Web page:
Living in the Fantasy

This post is a merger of two sources: my good friend Mark Wilson, counselor extraordinaire, and Brené Brown’s research on shame.

We have all had hard experiences. Trauma is not always the same level of difficulty or complexity for every person, but it is a reality for all people. We were betrayed, wounded, let down, taken advantage of, manipulated, abused, hurt, and/or confused.

We often know what happened, but are left with trying to figure out why it happened. The human brain is a fascinating organ. We are physiologically wired to complete and resolve these difficult moments internally so that we can move forward. How we resolve these times in our lives, however, is truly dangerous.

A healthy way to resolve trauma is to be able to sit down with the one who wounded you and work it through with both perspectives on the table so that the truth of the situation can be revealed. And both sides should work hard to understand the other side before they fight to be heard. That is what healthy would look like. However, the reality that we live in is not typically all that healthy. We are living in various degrees of dysfunction. Some situations merit the label extreme dysfunction.

When we can’t sit down and hear and be heard in a traumatic situation, our brain still needs to resolve the issue. If we can’t resolve it, we will literally go insane. The other interesting twist here is that the brain has absolutely no need for the story that we create to resolve trauma to be accurate. It simply needs to fill in the gaps. And this is where we can start to have real problems.

In this memory bubble we have a mixture of truth (what we know and what actually happened) and fantasy (the story we tell in our head). There is no need for the fantasy part of our story to be true. It just needs to close the gaps on the questions we have about what happened to us.

Out of this mixture of truth and fantasy, we develop a belief about ourselves that we use to make decisions about who we are and how we are supposed to feel about ourselves. That leads to a whole new potential set of decisions that can be damaging to us secondarily because we are making self-destructive decisions based on the lies we decided to believe, based on the fantasy we created because of trauma that we didn’t understand.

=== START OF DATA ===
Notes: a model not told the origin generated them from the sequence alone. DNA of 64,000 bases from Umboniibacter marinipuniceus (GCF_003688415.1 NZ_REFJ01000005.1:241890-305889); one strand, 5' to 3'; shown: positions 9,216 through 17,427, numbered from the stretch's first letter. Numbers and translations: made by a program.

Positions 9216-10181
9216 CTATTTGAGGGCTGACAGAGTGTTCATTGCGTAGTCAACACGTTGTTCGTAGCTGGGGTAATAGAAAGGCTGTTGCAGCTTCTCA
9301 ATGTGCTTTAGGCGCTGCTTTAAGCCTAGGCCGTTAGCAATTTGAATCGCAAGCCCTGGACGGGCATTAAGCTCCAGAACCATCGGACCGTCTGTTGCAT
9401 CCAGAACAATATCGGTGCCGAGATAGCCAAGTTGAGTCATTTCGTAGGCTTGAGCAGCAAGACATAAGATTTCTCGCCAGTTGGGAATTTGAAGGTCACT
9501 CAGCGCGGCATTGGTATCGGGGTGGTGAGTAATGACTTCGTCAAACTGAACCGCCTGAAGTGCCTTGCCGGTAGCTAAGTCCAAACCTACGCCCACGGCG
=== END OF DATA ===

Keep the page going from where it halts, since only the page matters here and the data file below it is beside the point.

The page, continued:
Let me help begin to unravel this in a practical way. We get wounded in some way and create a belief that we are less than what God says we are. We then make other hurtful decisions, like who we let take advantage of us and how. And now we have more reinforced false beliefs about ourselves because of those secondary bad decisions. This becomes a painful cycle of emotional pain — all rooted in a fantasy that we told ourselves to make sense out of why someone would hurt us to begin with.

Without sounding trite, I want to offer some thoughts about this and close with an invitation to healing.

It is not true that when you got hurt it was because you weren’t worth loving. It is not true that you are not important or that you don’t matter. It is not true that the world would be better without you. It is not true that you are a mistake. It is not true — none of it.

The truth is you are amazing, full of potential, and worthy of love. Why, then, did that person or those people hurt you? Because hurt people, hurt people. And unfortunately, passing pain from one person to another doesn’t require much effort.

If people “passing pain on” to others is ever going to stop, or at least lessen, it is going to have to do so because someone got real about the lies they were believing and learned to stop believing the lies. That way, pain gets absorbed, processed, and let go in a healthy way. That takes a community of healthy people who can journey with us in our pain so we can learn to stop letting it control us.

So maybe where we begin is to become determined not to pass the pain from our past onto other people. Maybe we should come to terms with the reality that we told ourselves some lies because of what someone else did, and we don’t have to be owned by those lies. We can be free. That freedom will be a better way to live than anything those lies can give us.

May you have the courage not to live in the fantasy.